Which are the real estate assets attracting the most interest?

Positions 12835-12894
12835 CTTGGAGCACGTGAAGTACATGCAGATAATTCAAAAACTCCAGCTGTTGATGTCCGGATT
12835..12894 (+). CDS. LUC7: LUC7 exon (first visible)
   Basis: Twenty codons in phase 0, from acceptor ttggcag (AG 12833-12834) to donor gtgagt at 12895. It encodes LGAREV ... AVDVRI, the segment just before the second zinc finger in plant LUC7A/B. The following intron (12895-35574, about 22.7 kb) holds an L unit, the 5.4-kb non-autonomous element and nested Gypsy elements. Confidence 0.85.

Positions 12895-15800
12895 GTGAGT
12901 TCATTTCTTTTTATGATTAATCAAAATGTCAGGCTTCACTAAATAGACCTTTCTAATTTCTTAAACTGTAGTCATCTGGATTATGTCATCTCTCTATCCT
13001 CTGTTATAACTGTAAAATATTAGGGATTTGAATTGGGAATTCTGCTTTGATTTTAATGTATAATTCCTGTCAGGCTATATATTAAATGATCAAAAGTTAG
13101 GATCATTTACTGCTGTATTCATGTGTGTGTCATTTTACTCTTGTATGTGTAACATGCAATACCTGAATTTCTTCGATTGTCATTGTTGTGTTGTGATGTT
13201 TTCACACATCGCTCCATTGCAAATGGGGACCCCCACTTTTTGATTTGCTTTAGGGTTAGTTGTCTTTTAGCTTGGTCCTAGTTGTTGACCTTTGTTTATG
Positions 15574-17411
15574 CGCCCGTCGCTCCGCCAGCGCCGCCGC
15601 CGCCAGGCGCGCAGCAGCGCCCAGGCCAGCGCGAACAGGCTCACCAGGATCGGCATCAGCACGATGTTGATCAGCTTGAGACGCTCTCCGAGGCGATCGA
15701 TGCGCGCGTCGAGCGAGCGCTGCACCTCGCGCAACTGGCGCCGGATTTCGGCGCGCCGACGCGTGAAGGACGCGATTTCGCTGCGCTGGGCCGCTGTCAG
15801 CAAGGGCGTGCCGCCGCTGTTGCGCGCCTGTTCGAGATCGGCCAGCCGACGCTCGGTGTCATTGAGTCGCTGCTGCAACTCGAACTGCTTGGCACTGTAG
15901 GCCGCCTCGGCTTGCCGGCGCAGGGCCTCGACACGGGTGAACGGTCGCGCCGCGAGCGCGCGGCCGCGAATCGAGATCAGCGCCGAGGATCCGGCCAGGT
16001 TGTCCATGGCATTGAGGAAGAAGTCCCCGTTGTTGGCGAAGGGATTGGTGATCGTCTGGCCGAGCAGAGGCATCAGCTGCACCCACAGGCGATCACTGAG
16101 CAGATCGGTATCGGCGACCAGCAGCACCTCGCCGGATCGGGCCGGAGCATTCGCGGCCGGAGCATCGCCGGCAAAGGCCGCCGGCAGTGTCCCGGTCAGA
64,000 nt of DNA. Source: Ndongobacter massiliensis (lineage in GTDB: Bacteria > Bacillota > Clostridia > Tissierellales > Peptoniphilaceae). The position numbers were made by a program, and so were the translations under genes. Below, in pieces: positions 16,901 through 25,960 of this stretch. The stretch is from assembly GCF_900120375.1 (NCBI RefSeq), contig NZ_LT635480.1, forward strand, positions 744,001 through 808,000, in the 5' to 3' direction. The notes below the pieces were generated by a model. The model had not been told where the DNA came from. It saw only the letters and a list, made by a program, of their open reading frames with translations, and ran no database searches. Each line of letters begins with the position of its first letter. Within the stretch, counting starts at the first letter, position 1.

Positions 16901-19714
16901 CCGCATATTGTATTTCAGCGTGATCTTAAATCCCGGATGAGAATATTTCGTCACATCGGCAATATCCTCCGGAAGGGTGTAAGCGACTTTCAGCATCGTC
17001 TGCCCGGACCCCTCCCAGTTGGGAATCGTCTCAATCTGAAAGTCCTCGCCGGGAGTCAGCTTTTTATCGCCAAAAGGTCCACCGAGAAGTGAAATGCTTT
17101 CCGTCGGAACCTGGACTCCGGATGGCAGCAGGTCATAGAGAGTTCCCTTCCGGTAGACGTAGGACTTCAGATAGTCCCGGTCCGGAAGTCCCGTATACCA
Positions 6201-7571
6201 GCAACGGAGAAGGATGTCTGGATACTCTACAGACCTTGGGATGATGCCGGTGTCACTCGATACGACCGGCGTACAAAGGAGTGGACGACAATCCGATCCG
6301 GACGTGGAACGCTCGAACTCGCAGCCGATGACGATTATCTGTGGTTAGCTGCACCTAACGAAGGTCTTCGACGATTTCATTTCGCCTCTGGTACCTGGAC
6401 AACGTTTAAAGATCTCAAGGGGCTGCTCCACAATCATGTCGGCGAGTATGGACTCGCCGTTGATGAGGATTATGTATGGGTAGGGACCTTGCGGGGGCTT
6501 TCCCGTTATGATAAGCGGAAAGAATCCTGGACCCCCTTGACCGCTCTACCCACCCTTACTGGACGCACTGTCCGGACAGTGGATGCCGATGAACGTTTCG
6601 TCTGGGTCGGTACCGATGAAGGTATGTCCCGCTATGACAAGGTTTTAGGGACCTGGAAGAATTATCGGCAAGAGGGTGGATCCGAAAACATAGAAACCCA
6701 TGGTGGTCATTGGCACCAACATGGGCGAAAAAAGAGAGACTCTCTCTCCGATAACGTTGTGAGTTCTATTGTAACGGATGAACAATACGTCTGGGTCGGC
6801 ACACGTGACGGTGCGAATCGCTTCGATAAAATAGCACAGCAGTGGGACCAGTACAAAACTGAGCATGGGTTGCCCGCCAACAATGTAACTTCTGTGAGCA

We are seeing significant increase in the hospitality industry, particularly in the luxury sector and the extended stay sector,” Herrick’s  Ben-Ari points out, adding: “we are seeing significant increase in the hospitality industry, particularly in the luxury sector and the extended stay sector. Luxury hotels are consistently sought after, but it’s no surprise to see brands such as Marriott and Hilton, as well as Airbnb, increasing their inventory of extended stay brands for a few converging reasons. Perhaps the most significant are the current economic realities – including a high-interest rate environment and significantly-reduced lending options – with these less costly assets allowing for reduced development costs for sponsors, even amid an economic slowdown. The continuation of “work from home” and “home away from home” trends make these properties more attractive to a broader swath of visitors. Reduced fees and development costs naturally lead to higher profitability for these developers and longer stays with more, albeit reduced, fees for the brands.”